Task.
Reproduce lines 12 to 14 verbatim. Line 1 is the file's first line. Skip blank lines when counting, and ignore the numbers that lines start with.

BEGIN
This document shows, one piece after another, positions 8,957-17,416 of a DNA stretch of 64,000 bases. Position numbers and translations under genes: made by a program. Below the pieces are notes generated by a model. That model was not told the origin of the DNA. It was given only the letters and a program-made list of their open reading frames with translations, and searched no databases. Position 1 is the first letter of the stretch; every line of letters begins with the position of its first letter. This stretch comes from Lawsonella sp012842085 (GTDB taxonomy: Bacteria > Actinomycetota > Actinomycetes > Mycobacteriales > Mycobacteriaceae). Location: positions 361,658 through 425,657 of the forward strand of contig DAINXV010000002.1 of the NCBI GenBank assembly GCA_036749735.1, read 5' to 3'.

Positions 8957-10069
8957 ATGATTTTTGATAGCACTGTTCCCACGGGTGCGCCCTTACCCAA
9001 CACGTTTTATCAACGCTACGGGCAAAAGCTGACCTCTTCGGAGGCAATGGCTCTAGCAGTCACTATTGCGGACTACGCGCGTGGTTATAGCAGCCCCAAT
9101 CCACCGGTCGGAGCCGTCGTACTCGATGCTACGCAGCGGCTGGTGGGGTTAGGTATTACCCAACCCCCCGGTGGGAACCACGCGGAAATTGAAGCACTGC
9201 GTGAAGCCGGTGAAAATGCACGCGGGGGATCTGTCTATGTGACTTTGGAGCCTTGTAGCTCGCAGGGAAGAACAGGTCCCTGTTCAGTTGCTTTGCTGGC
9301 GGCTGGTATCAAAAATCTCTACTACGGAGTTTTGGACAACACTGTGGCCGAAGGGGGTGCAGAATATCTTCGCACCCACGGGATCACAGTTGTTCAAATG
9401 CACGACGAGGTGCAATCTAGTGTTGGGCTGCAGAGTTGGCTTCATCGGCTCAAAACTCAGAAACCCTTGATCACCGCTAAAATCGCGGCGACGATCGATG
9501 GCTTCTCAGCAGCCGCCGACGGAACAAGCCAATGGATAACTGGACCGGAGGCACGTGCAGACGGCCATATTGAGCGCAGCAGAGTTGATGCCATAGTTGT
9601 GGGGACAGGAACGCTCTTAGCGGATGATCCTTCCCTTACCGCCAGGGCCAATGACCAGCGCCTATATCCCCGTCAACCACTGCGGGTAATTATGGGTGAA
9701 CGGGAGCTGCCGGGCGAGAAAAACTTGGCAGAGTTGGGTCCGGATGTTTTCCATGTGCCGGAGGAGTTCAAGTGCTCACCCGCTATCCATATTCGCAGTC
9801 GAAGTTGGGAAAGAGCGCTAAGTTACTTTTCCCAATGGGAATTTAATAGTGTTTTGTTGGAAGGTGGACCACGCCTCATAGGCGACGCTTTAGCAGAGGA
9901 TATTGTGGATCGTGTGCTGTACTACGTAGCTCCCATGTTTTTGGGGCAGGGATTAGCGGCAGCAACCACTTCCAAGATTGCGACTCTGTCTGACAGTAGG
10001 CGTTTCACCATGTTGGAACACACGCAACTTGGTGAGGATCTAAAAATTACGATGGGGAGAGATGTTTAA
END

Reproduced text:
9801 GAAGTTGGGAAAGAGCGCTAAGTTACTTTTCCCAATGGGAATTTAATAGTGTTTTGTTGGAAGGTGGACCACGCCTCATAGGCGACGCTTTAGCAGAGGA
9901 TATTGTGGATCGTGTGCTGTACTACGTAGCTCCCATGTTTTTGGGGCAGGGATTAGCGGCAGCAACCACTTCCAAGATTGCGACTCTGTCTGACAGTAGG
10001 CGTTTCACCATGTTGGAACACACGCAACTTGGTGAGGATCTAAAAATTACGATGGGGAGAGATGTTTAA